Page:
10 Different Ways to Get Surreal Photography

Surely by now, as a good fan of other people’s photographs, you will have been moved by some surprisingly magical or unreal image that has caught your attention, right? Those extraordinary images almost certainly conjure up at least one of two questions: Why? And how? The why, you will have to look for it in the depths of your being, because that is what it is about, that is what the artist wants, to show you the most hidden part of their being, their dreams, their instincts… And the how, we will try solve in this article, but first we will make a brief summary of the meaning of surrealism to understand what it is and what its main objectives and characteristics are.

A brief introduction to surrealism

Surrealism emerged almost a century ago and completely changed the way of perceiving, understanding and expressing art. His groundbreaking and provocative conception is based on spontaneity, on creation without mind control, on the exploration of the subconscious and the world of dreams, to reach through this path, the true essence of the human being.

It is an art that is beyond reality or social conventions, it seeks everything that is unique in the depths of the human being’s mind, the wonderful, the ambiguous, the strange… Everything that is part of the most remote spaces of our essence; our most basic instincts. For all these reasons, it is an art that we conceive as unreal, which allows us, through its expression, to delve into the magical and mysterious world of the artist who created the work.

The main promoters and creators of the movement were Marx Ernst, André Masson, Joan Miró, Man Ray, René Magritte, Pablo Picasso and Salvador Dalí. All of them used various techniques such as free writing, collages, the found object or the free association of images, among others.

And now that you are somewhat more situated in the context of surrealism, we are going to see what really interests us, how we can apply theory to practice in photography. For this we are going to see 10 different ways to get surreal photography.

1. Forced perspective

Forced Perspective is an optical illusion created through the combination of different sizes and planes in one image.

A moon in a basket, a dog in the foreground with its mouth open that seems to be eating someone who is walking in the background of the image… Or something as well known as the typical image of someone holding the Taj Mahal from the cusp.

All these images are real, there is no montage behind them, but it is the perspective used that provides us with these impossible images that deceive our eyes.

Here is an example of this kind of perspective:

And here are a few tips for creating forced perspective images:

  • View the image before you press the shutter
  • Play with the proportions of objects or people
  • Move around to get the desired angle and effect
  • Play with closed diaphragms, since in this case the two or more planes of the image are equally important, it is important that they all remain in focus.
  • Give free rein to the imagination
  • Get inspired by seeing photos of other photographers; Creativity is learned like everything else!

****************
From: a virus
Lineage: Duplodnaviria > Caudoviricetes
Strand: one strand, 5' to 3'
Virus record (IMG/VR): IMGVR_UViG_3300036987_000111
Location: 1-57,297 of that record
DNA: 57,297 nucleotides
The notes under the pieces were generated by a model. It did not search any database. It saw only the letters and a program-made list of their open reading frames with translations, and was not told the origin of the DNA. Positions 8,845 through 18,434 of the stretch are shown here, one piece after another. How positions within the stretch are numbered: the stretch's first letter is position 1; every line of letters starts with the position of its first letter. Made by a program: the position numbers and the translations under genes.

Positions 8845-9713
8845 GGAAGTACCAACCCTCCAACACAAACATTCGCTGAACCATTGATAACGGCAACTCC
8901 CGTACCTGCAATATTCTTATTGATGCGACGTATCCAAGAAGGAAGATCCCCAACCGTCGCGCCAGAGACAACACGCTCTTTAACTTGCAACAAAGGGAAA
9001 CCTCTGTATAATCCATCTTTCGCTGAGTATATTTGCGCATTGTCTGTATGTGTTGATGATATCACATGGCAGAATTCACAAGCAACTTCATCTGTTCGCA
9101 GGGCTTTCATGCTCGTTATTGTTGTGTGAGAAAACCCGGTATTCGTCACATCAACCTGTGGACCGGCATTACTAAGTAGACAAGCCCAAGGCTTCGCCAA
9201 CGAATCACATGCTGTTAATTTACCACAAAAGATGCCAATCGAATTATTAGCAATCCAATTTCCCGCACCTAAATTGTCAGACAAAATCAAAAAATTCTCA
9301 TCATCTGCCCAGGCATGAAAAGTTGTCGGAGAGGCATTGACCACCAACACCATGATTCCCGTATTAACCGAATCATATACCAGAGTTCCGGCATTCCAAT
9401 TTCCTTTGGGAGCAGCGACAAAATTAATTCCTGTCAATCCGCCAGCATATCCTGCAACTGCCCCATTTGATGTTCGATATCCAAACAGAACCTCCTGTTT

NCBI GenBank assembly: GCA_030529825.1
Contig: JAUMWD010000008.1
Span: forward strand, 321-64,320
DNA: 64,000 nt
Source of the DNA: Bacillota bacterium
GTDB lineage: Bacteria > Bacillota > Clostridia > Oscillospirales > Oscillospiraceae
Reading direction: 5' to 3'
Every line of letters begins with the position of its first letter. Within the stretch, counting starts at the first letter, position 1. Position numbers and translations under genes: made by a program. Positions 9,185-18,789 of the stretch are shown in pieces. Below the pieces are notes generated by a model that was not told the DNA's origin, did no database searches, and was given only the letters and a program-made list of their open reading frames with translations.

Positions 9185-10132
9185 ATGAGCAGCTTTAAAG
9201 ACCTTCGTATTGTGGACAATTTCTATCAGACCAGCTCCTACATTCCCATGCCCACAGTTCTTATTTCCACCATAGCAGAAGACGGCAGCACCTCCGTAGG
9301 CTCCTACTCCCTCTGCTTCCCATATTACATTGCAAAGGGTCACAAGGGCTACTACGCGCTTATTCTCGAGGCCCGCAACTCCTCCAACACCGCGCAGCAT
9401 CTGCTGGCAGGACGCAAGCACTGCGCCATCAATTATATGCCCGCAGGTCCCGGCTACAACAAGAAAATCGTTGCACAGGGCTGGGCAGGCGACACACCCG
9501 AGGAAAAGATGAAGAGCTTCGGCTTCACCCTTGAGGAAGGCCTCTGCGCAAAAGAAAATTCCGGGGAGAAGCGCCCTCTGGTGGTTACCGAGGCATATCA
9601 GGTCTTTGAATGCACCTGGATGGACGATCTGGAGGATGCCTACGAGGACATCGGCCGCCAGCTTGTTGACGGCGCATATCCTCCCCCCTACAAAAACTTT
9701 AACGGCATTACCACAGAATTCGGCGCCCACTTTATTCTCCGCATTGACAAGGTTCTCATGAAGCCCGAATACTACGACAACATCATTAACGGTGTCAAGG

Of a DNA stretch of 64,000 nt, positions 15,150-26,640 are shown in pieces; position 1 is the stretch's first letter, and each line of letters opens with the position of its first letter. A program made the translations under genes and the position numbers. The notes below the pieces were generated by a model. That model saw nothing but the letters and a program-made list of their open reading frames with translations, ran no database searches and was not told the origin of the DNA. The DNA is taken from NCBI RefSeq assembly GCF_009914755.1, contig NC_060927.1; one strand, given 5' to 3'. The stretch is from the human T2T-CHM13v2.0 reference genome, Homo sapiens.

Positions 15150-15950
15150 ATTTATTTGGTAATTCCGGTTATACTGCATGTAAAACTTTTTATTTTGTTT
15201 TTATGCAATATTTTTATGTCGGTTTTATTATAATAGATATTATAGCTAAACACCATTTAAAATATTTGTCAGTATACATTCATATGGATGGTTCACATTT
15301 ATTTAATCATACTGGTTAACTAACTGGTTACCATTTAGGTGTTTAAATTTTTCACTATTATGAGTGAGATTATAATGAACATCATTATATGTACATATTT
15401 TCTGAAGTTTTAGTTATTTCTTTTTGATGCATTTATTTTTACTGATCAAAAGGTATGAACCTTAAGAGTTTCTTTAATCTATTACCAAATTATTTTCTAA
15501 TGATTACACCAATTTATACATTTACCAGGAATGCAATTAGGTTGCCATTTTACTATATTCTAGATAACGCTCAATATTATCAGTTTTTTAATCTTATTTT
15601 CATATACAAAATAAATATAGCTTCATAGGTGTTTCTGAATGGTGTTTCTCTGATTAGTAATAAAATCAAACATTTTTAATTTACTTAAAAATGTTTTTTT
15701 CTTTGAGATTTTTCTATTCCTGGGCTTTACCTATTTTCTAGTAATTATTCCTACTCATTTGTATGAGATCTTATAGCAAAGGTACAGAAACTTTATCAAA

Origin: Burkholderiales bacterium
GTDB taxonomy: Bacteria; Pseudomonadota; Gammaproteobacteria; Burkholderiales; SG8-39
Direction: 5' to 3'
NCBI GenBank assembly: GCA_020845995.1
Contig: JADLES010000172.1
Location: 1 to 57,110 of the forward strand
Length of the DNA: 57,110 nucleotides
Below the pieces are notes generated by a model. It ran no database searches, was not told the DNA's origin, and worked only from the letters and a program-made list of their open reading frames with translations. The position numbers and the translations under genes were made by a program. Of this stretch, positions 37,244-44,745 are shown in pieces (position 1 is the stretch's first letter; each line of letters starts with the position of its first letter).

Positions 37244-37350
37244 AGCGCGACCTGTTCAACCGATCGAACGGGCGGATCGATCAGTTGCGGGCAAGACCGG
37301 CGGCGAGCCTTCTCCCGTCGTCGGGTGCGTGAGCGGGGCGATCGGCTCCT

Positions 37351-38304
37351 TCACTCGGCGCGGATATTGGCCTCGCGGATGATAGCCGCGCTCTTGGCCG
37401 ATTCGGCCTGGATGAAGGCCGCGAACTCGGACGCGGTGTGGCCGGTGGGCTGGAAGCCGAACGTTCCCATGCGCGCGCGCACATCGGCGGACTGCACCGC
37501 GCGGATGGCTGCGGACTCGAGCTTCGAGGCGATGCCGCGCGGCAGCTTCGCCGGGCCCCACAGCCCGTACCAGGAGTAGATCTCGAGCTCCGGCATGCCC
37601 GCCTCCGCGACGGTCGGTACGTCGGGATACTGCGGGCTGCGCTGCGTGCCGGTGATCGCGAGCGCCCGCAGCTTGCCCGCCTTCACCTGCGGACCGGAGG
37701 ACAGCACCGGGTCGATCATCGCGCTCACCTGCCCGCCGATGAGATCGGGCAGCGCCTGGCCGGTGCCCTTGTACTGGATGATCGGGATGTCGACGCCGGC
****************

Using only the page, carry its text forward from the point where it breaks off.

2. Double exposure

It is a fairly simple technique that can give you surprising results. It is about merging two images into one, by superimposing them on top of each other.

There are some cameras that have this option directly in the menu, but if you do not have this option, doing it through an image processing program is very simple.

Here is an image made with double exposure

You can read the tips for making amazing double exposure images in this fantastic article.

And don’t forget to take a look at the challenge that was held on this topic, here. His images will surely inspire you.

3. Light painting

As its name already indicates, it is the technique of painting with light. You can achieve amazingly surreal images through light plays with long exposures. It is basically about finding a preferably dark place and a point of light that can be whatever you think; candles, flares, flashes… Any element that gives off light, even the stars or the moon, only to capture their movement, the exposures must be quite long.

Once you’ve decided what you want to ‘draw’, it’s all about putting your camera on a tripod and in Bulb mode, which means the shutter will be open for as long as you decide. And from this point, you begin to draw and create a unique and surprising image.

Here I leave you an image made with the lightpainting technique.

If you need to know more about the process, you can read this article from Iaio where it explains it perfectly.

And if you want to get a little more inspired, check out what a fantastic selection of lightpainting photos the participants of the challenge of this topic contributed.

4. Object found (objet found)

It is a technique widely used by surrealist artists, and basically it is about bringing existing common or everyday objects, which are not normally considered artistic, to the category of art. For example, in 1960 Marcel Duchamp exhibited a toilet in the New York Museum as part of his work, using this concept of the found object. It can be a modified everyday object, but always recognizable, and it is usually out of context, which gives it a more unreal and shocking meaning.